3) people who have specific chronic or disabling conditions (like diabetes, End-Stage Renal Disease, HIV/AIDS, chronic heart failure, or dementia).

    Plans may further limit membership.

  • A Medicare Advantage Special Needs plan for Dual-Eligible Medicare/Medicaid beneficiaries (D-SNP) can also exclude people who suffer from End-Stage Renal Disease, even though, after 2021, people with ESRD are allowed to join any Medicare Advantage plan.  Medicare noted in the comments to the regulations dealing with ESRD and Medicare Advantage plan enrollment: "States already have the ability in their state Medicaid agency contract with each D–SNP to restrict which dually-eligible individuals may enroll in the D–SNP. If the state’s contract with a D–SNP excludes those with ESRD, the D–SNP may retain that exclusion in order to comply with the state contract required under § 422.107."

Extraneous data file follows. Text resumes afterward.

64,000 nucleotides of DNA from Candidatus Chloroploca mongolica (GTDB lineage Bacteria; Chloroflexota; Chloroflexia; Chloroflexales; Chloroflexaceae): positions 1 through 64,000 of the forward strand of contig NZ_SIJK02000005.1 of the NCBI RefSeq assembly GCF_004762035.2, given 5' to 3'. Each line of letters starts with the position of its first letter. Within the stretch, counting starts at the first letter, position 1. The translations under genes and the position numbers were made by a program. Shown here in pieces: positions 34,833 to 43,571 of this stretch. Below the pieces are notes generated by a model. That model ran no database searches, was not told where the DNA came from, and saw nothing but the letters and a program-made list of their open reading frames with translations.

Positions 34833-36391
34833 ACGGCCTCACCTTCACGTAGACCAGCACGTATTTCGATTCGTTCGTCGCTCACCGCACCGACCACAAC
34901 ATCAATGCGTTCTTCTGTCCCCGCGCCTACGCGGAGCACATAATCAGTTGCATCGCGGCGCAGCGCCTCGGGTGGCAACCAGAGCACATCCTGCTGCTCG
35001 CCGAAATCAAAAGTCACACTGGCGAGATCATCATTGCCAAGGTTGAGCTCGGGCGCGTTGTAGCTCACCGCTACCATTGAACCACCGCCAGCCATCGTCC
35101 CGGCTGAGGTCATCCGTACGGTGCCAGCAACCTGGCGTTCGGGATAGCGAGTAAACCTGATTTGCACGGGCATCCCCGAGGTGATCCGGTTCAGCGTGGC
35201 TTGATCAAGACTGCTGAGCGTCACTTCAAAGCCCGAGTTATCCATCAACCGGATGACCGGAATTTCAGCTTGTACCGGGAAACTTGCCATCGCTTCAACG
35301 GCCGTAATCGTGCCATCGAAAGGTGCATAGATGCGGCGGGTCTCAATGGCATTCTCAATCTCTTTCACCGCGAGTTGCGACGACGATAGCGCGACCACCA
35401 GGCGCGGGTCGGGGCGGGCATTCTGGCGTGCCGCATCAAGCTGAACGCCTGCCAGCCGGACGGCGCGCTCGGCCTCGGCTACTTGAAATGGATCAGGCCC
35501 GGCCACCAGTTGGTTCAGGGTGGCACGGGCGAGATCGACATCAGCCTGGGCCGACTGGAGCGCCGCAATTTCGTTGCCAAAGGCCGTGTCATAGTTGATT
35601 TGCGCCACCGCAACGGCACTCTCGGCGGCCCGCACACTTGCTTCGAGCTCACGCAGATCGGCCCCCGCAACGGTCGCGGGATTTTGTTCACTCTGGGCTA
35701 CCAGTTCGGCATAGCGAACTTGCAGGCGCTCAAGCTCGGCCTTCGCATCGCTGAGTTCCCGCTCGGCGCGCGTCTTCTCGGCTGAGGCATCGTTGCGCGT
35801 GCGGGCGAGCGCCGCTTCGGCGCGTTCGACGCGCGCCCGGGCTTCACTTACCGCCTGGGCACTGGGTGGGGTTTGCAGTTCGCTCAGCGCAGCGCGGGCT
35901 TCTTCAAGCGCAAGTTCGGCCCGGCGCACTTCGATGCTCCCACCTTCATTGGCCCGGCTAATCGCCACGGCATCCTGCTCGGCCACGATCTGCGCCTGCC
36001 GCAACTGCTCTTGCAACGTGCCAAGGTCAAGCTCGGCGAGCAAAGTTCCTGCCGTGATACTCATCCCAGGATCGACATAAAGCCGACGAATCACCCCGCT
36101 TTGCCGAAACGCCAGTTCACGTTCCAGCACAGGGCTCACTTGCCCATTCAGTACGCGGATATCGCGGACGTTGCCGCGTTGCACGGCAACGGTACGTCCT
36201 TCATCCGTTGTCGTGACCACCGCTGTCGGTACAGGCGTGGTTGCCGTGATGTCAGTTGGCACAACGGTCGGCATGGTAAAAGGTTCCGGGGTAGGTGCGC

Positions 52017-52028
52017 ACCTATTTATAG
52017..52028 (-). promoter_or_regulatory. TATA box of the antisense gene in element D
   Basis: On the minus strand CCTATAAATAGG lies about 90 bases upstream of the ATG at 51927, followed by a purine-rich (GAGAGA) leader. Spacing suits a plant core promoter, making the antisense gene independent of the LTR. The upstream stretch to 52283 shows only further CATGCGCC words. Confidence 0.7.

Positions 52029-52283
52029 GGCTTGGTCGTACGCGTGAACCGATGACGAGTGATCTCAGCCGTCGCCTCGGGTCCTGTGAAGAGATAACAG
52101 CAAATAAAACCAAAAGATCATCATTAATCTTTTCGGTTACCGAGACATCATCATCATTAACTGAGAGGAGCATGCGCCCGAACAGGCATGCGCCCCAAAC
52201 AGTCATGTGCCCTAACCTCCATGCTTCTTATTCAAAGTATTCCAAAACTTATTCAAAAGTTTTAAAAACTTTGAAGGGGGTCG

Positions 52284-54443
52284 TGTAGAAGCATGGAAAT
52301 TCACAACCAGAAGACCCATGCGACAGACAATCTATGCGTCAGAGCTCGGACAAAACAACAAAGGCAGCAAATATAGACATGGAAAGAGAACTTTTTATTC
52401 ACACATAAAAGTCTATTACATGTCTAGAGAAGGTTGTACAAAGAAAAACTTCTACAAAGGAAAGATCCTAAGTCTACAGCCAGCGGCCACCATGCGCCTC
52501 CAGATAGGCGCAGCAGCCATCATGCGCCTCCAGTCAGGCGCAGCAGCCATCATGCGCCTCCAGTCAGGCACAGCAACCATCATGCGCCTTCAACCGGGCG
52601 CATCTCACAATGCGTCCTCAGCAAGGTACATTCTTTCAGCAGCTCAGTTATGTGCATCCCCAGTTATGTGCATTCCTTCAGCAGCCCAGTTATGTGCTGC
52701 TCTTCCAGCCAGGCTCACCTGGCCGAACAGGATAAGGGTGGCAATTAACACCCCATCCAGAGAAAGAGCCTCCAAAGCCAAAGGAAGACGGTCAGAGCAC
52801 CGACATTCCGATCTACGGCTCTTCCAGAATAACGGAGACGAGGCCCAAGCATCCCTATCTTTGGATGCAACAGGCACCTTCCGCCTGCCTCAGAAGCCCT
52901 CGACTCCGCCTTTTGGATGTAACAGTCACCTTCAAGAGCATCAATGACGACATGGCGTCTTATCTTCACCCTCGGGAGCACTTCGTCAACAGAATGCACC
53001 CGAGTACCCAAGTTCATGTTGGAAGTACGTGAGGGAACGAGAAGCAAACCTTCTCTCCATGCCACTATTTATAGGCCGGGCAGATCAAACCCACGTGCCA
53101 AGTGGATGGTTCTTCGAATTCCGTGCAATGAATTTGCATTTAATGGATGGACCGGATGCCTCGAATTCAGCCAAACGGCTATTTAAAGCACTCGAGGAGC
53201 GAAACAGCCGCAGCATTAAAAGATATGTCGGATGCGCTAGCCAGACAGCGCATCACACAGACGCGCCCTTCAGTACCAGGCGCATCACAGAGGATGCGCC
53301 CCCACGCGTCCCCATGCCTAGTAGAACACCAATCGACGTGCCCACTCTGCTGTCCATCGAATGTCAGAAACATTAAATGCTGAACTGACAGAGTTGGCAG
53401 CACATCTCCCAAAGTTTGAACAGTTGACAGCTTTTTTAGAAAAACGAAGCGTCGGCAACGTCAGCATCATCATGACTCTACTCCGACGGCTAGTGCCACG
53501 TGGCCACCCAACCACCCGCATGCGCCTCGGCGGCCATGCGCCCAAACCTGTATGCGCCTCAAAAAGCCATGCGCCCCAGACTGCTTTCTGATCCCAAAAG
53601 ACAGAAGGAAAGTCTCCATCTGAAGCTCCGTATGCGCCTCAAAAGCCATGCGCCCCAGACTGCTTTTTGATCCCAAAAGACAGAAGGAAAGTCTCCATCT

• Plans will coordinate the services and providers you need to help you stay healthy and follow doctors' or other health care providers' orders.

  • For more information, you can use our Medicare Advantage plan finder at MA-Finder.com or Medicare.gov/find-a-plan to see if there are SNPs available in your area.

  • If you need more information about coverage, please be sure to telephone the plan and speak with a plan representative.  You can find the plan's member services telephone number by clicking on the "benefits & contact info" button on our Medicare Advantage plan finder found at: https://MA-Finder.com.
Sources include:

Medicare.gov
https://www.govinfo.gov/content/pkg/FR-2020-06-02/pdf/2020-11342.pdf

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Tips & Disclaimers